Fixed-rate vs adjustable-rate mortgage: How to decide which one you should get
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- More than 60% of American homeowners have a mortgage.
- The two most common types of home loans are fixed-rate and adjustable-rate mortgages.
- With a fixed-rate mortgage, the homeowner's monthly payments are predetermined. With an adjustable-rate mortgage, monthly payments may change throughout the life of the loan based on interest rates.
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If you're planning on becoming a homeowner one day, you'll likely take out a mortgage to finance your purchase.
More than 60% of American homeowners have a mortgage, but finding a lender and getting approved is often the most complicated and time-consuming part of the homebuying process.
The two most common types of home loans are fixed-rate mortgages and adjustable-rate mortgages.
With a fixed-rate mortgage, your interest rate and monthly payments remain the same for the life of the loan, either 15 or 30 years. With an adjustable-rate mortgage, rates and monthly payments remain the same for a set period of time, then change annually thereafter.
For a long time, there were a lot of factors to consider when choosing between the two types of loans. First, you could get a lower rate on an ARM during the intro rate period than you would on a fixed-rate loan. This made an ARM a great option if you planned to move after just a few years.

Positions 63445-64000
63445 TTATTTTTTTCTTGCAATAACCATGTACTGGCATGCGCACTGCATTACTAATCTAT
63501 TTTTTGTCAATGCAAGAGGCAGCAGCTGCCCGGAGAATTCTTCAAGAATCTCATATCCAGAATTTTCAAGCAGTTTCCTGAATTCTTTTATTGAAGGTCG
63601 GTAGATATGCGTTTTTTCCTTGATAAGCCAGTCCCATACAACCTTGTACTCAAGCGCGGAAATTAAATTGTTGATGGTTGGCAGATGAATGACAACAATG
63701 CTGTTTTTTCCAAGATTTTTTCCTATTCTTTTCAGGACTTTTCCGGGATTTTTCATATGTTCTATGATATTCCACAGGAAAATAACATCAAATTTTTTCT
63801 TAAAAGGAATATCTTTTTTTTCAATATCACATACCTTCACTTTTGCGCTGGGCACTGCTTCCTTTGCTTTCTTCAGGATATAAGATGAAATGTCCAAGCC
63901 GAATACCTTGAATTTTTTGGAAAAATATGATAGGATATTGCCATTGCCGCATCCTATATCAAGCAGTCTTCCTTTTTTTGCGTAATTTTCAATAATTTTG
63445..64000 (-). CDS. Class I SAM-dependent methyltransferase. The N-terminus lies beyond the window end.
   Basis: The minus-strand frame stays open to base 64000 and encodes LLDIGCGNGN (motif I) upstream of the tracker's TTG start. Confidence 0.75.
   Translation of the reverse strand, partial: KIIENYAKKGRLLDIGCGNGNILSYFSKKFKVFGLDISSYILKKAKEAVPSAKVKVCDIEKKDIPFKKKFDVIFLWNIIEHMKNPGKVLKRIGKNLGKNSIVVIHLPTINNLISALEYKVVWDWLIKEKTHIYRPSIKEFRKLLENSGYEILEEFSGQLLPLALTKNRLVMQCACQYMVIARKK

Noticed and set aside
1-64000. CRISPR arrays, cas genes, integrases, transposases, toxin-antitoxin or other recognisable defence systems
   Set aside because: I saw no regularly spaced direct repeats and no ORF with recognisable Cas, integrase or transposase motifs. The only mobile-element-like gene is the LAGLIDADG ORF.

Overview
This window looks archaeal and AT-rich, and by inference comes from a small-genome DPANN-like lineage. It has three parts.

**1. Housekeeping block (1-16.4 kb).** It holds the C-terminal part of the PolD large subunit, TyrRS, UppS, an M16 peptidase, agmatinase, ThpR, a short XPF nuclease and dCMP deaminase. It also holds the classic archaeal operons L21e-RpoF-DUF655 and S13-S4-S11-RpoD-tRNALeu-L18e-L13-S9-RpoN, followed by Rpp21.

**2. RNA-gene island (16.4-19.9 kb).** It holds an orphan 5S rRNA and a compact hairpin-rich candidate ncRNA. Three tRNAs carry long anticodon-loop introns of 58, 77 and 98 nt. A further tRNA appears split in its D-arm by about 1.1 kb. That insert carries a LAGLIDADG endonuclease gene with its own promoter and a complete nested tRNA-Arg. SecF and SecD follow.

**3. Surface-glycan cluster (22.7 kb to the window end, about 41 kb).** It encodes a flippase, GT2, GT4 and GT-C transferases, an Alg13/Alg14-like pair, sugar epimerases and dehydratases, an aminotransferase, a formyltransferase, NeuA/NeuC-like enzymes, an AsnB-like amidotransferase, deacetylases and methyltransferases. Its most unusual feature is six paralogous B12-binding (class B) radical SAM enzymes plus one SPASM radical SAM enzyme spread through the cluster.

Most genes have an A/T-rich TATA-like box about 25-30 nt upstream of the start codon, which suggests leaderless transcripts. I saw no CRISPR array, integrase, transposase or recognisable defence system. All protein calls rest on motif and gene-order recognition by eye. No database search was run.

Second, locking in your rate with a fixed-rate mortgage meant you risked missing out on lower rates later if US rates decreased — but you'd also risk an increasing rate with an adjustable-rate loan.
But fixed-rate mortgages are the better deal right now. Many 30-year fixed rates are comparable to or lower than ARM rates these days. And because rates are at historic lows, it's likely your rate would increase at some point with an ARM. Keeping a super low rate with a fixed-rate loan could set you up for financial success.
If you're considering an ARM, then you should still ask your lender about what your individual rates would be if you chose a fixed-rate versus adjustable-rate mortgage.
See what kind of mortgage rates you could get with this calculator from our partners:
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